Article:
The most popular types of Low-carb Diet Today
1. A typical low-carb diet is ideal for beginners. It is designed for those who want to lose weight, improve their physique and reboot mentally. The typical ratio of macronutrients for this variation is 75% fat, 20% protein and 5% carbohydrates. The recommended carb intake generally depends on your individual goals and preferences. An important step to successfully becoming a “low-carber” is choosing the “right” fats. Only healthy natural animal and vegetable fats of organic origin should be used.
2. A targeted ketogenic diet (TKD) keeps carbs so low that your body goes into a metabolic state called ketosis. This diet suggests adding extra carbohydrates during periods of intense physical training. Between workouts, you should follow the standard ketogenic diet (SKD). TKD is the diet of bodybuilders, powerlifters, and triathletes who burn massive amounts of simple carbohydrates in a single workout. It provides fuel for building muscle mass, increasing strength and improving overall athletic performance. But it is not suitable for the average gym-goer, anyone who does regular exercise just to keep fit.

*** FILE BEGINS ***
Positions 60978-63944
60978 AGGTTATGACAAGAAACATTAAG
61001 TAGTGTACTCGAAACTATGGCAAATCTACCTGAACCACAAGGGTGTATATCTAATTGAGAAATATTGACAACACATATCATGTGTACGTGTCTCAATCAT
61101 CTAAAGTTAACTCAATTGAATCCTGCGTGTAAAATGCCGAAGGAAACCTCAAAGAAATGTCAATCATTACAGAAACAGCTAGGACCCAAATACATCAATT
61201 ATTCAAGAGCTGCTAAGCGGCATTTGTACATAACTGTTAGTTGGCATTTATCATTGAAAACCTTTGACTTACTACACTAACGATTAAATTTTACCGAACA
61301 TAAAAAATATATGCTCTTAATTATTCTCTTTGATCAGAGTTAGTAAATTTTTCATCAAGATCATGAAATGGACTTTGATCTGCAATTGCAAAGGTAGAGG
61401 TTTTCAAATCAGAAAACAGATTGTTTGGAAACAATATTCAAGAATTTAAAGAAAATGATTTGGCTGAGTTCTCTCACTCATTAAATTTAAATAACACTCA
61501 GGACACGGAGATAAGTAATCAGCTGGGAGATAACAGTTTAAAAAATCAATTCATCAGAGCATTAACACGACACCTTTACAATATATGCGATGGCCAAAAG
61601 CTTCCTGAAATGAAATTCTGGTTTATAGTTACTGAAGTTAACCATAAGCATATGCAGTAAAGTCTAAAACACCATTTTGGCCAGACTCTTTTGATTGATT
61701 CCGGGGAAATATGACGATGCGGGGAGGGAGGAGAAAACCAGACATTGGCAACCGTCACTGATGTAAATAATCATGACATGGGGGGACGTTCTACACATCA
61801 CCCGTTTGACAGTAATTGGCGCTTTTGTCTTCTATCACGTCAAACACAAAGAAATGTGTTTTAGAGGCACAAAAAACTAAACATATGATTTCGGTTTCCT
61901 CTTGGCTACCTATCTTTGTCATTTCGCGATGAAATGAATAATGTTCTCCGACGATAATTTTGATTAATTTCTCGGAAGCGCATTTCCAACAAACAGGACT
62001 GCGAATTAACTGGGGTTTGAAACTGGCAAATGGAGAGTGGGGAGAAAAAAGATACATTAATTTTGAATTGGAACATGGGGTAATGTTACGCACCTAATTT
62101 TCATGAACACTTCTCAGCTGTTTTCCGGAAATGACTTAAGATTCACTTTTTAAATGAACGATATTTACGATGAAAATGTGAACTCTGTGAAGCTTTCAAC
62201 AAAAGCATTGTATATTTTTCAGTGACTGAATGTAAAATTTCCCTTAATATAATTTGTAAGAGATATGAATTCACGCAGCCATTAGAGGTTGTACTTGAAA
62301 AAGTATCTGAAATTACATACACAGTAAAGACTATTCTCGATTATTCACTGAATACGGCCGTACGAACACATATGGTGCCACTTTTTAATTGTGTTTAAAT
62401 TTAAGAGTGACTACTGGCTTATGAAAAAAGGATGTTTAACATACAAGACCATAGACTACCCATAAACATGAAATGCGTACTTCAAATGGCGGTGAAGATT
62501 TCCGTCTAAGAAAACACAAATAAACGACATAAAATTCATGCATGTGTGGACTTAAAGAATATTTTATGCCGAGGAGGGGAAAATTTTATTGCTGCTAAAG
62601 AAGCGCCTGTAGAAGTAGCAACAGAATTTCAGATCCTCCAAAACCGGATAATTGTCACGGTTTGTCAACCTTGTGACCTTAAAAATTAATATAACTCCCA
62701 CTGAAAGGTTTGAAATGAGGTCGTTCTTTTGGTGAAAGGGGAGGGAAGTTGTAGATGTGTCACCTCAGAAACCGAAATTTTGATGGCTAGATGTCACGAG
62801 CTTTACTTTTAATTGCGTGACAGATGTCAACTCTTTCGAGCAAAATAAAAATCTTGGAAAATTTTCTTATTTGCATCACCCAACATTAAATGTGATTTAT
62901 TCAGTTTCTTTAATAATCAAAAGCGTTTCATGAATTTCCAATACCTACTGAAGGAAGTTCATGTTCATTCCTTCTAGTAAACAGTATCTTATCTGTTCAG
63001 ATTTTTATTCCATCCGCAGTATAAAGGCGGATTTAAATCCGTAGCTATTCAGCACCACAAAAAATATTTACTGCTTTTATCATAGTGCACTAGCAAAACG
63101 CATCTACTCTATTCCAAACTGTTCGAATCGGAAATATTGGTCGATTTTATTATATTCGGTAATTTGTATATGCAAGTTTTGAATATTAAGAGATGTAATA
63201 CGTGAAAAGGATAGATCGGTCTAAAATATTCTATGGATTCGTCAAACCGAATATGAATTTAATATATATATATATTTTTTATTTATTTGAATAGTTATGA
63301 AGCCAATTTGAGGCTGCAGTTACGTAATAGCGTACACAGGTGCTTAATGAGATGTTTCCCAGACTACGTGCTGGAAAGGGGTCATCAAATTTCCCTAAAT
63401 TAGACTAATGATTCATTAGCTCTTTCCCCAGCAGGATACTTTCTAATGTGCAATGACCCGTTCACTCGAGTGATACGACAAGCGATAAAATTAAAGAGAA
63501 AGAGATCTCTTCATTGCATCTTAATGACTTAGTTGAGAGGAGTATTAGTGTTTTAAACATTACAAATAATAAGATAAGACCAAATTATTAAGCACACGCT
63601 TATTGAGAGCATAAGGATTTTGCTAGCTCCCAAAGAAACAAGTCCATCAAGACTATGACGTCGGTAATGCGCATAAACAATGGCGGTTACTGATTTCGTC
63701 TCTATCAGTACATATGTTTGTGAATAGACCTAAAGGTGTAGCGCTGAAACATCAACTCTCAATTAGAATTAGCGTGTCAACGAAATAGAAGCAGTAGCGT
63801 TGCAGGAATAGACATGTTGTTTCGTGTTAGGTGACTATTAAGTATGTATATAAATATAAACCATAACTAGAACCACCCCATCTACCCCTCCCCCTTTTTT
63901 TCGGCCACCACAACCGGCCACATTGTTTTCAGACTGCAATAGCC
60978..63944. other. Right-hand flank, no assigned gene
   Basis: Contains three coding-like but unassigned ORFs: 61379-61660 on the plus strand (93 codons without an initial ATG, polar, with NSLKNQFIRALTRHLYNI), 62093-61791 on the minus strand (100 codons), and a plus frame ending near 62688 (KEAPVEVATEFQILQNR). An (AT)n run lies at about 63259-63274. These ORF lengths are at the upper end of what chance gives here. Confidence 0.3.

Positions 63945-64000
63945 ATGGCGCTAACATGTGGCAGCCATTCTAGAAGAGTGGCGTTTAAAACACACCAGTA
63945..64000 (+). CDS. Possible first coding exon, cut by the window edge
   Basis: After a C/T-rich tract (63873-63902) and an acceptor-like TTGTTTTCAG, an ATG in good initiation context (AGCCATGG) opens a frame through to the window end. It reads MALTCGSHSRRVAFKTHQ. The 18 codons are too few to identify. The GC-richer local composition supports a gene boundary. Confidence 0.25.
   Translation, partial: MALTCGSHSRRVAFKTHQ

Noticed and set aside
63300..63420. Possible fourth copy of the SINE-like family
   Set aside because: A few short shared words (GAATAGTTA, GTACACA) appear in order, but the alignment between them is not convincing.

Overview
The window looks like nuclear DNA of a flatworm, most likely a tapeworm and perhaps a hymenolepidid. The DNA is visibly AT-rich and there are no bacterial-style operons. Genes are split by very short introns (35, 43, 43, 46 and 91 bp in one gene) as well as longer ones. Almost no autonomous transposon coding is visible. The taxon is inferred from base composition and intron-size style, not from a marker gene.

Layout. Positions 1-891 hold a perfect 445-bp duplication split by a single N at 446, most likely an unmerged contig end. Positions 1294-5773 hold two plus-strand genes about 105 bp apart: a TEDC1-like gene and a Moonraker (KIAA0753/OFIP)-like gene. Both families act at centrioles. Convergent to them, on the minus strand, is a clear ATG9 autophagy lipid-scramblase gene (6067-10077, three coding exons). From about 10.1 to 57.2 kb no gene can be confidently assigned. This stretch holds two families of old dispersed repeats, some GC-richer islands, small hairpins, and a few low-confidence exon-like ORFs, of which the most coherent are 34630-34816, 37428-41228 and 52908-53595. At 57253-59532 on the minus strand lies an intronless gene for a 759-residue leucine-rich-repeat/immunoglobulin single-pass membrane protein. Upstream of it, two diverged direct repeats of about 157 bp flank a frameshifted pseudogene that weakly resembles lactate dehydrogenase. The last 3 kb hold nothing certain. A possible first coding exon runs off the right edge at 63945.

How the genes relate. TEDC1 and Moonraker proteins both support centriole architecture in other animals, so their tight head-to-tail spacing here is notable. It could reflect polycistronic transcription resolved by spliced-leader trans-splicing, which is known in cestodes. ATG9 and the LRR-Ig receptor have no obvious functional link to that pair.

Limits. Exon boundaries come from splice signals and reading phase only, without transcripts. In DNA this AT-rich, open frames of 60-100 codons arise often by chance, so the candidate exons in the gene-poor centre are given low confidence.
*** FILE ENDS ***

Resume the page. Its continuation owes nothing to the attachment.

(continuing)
3. Cyclical ketogenic diet (CKD). In this type, you go low-carb most of the days but switch to a high-carb diet for 1-2 days each week. For example, 5 days a week you eat according to SKD, and 2 – with a high content of carbohydrates (called refeed days), thus replenishing glycogen stores. This diet is suitable for those who have already mastered TKD and want to bring their diet to the next level; those who regularly expose their body to intense training in order to quickly build muscle mass. On refeed days, carbohydrates should make up 60-70% of the total calorie intake, fats up to 15%, and proteins at the same level as with a standard diet. Carbohydrates should be dominated by “complex” carbohydrates obtained from unprocessed foods (berries, vegetables, quinoa, sweet potatoes, brown rice, durum, wheat pasta). Such refeeds will help regulate sex hormones and thyroid function.
4. High protein ketogenic diet (HPKD) is the least popular among “low-carbers”. It is suitable for those who want to lose weight while maintaining a lean body composition. In this diet, it is necessary to increase the amount of protein up to 35% (3.2 g per 1 kg of muscle mass). Fat should remain not more than 60% and the percentage of carbohydrates is still very low – 5%. This is a “standard protocol” that bodybuilders follow during their pre-performance cut to maintain no more than 10% of body fat.